Michael Sattler was born in Germany in 1490. He lived his adult life during one of the most revolutionary times in human history, the Protestant Reformation. Unlike many of the more well-known figures during that time however, Michael’s legacy is unknown to most, and the small memorial above shows it.
Sattler had become a Benedictine monk at the St. Peter’s monastery in Frieburg. He had risen to second in authority, and was in charge of collecting taxes from the peasants who lived on the land owned by the monastery. The massive wealth & exploitation of the common people by the church was a primary cause of the revolts brewing across Europe. Between 1523 & 1525, much changed.
Like many monks, Sattler had joined the monastery to seek a serious, devoted life to God, but discovered what was common in those days (and perhaps still): those who gave the common people the most polished veneer of “holiness”, were often the furthest away from it & filthiest in reality. From his own study of the New Testament he concluded that if he truly wanted to follow Jesus, he had to leave.
Leave he did, and he married a nun.
Her name was Margarita and she was from the “Beguine” sisters, a Catholic order that was particularly concerned with the poor. They both broke with the tradition that had until then structured their entire lives.
A few years later, in 1525, Sattler found himself in prison in Zurich Switzerland, for meeting and discussing the Bible with Conrad Grebel, Felix Manz, and Georg Blaurock, all who had landed in prison with him. These men had just broken off from the Roman church in a movement later labeled as “Anabaptism”. Since this label was given to them by their persecutors though, it misses what seemed to be their own core reasons for breaking off from the Roman church.
While both the Roman church and the most respected Protestant Reformers (Luther, Zwingli, Calvin) believed that the state had a God-given-duty to enforce religious practice (with the use of force if necessary), these men believed the state had no authority to enforce or prohibit decisions made within the church. The argument behind-this-reason was that they believed Christian scripture made it clear that God’s kingdom was an alternative to, and ultimately not subordinate to, the governments of the world. On top of that, they saw that many of Jesus’ commands to those in his kingdom are in direct contradiction to how all wordly kingdoms and governments enforce their rule: by the threat of violence.
They paid for their beliefs dearly. In a little over a year, Zurich, like many towns both Protestant and Catholic, would institute the death penalty by drowning (in practice, being burned alive was the preferred method for men, and drowning for women) for anyone associated with Anabaptism.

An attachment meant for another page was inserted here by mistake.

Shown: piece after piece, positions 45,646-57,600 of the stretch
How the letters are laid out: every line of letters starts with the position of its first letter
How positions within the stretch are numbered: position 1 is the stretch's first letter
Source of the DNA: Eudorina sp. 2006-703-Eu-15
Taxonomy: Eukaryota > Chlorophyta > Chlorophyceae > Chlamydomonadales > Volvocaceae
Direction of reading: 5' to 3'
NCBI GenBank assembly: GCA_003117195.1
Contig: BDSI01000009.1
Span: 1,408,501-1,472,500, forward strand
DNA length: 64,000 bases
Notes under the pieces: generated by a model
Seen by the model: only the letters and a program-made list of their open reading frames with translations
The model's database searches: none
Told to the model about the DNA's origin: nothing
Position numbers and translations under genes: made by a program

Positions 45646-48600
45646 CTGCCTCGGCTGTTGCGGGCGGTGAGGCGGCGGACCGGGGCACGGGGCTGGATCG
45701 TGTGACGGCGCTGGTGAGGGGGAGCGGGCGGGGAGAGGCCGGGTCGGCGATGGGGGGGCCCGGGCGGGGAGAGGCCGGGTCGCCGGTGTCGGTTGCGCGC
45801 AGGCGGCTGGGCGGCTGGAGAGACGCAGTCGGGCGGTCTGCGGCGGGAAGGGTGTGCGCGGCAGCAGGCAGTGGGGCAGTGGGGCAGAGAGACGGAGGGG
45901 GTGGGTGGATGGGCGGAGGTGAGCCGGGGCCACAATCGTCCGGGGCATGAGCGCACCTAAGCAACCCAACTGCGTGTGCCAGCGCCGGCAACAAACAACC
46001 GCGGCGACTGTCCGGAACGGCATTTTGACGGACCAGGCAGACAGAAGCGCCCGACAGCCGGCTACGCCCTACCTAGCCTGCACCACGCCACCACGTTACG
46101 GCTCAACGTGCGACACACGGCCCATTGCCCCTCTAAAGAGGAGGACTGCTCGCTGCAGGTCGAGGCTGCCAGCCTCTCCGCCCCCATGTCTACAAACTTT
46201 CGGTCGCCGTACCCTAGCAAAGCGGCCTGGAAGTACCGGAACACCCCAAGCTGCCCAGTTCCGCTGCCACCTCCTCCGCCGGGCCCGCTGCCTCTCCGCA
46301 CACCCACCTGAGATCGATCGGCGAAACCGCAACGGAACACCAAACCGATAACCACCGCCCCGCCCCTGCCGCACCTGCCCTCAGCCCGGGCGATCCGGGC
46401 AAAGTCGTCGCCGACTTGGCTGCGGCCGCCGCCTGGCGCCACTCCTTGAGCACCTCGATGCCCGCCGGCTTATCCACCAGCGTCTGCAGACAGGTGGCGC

On February 24 1527, Sattler wrote “The Schletheim Confession”, a discussion of seven topics that key Anabaptist leaders had agreed were central to their understanding of the Bible. It spread so rapidly & widely that both Ulrich Zwingli & John Calvin wrote refutations of it to curb conversions in their regions of oversight. The movement which this document lit was one of the first in modern Europe to assert any kind of separation of church and state.
In March of 1527, Sattler was arrested again by Roman Catholic authorities along with fourteen other Anabaptists on their way back from establishing alternative Christian communities in other towns near and around Germany.
They were tried & sentenced to death on 9 charges,the last two which were specifically for Michael: the crime of abandoning the monastic order and marrying, and being an “arch-traitor” to the empire for writing that he would not fight against the turks if they were to invade Germany. The reason for Sattler’s writing this of course, was based on the conviction that followers of Jesus were to obey his calls to non-resistance no matter the cost. As the Schleitheim Confession had put it: “The child of God is to follow absolutely the law of love as taught by the New Testament, and leave the worldly sword to the officers of the state as ordained by God.”
For Michael, the sword of the state was used against him, and like many who have followed Jesus’ footsteps, the cost for refusing to take one up for himself was his life. Below is an excerpt on his execution:
First Sattler was taken to the market place and a piece cut from his tongue, but not enough to prevent speech. Then pieces were torn from his body twice with glowing tongs. Then he was forged to a cart, and between the city gate and the place of execution the tongs were applied five times again… The sentence ordered two and five applications… The place of execution is a quarter hour’s walk from the town… On the market place and the site of the execution he prayed for his persecutors and Klaus von Graveneck [a guard of the court that sentenced Michael]. When he was bound to the ladder with ropes to be pushed into the fire, he admonished the people to be converted, to repent and fear God, and to intercede for his judges. Then he turned to the judges. He especially remembered [reminded] the mayor and the admonition given him in private. The mayor replied defiantly and angrily that Sattler should concern himself now only with God. Then Sattler prayed, “Almighty, eternal God, Thou art the way and the truth; because I have not been shown to be in error, I will with Thy help on this day testify to the truth and seal it with my blood.”
…a sack of powder had been tied around Sattler’s neck to hasten his death. He was now thrown into the fire on the ladder; then his voice could be heard bright and clear with prayer and praise. Soon the ropes on his hands were burned through. He could now raise the two forefingers of his hands, thereby giving the promised signal to his group, and prayed, “Father, I commend my spirit into Thy hands.”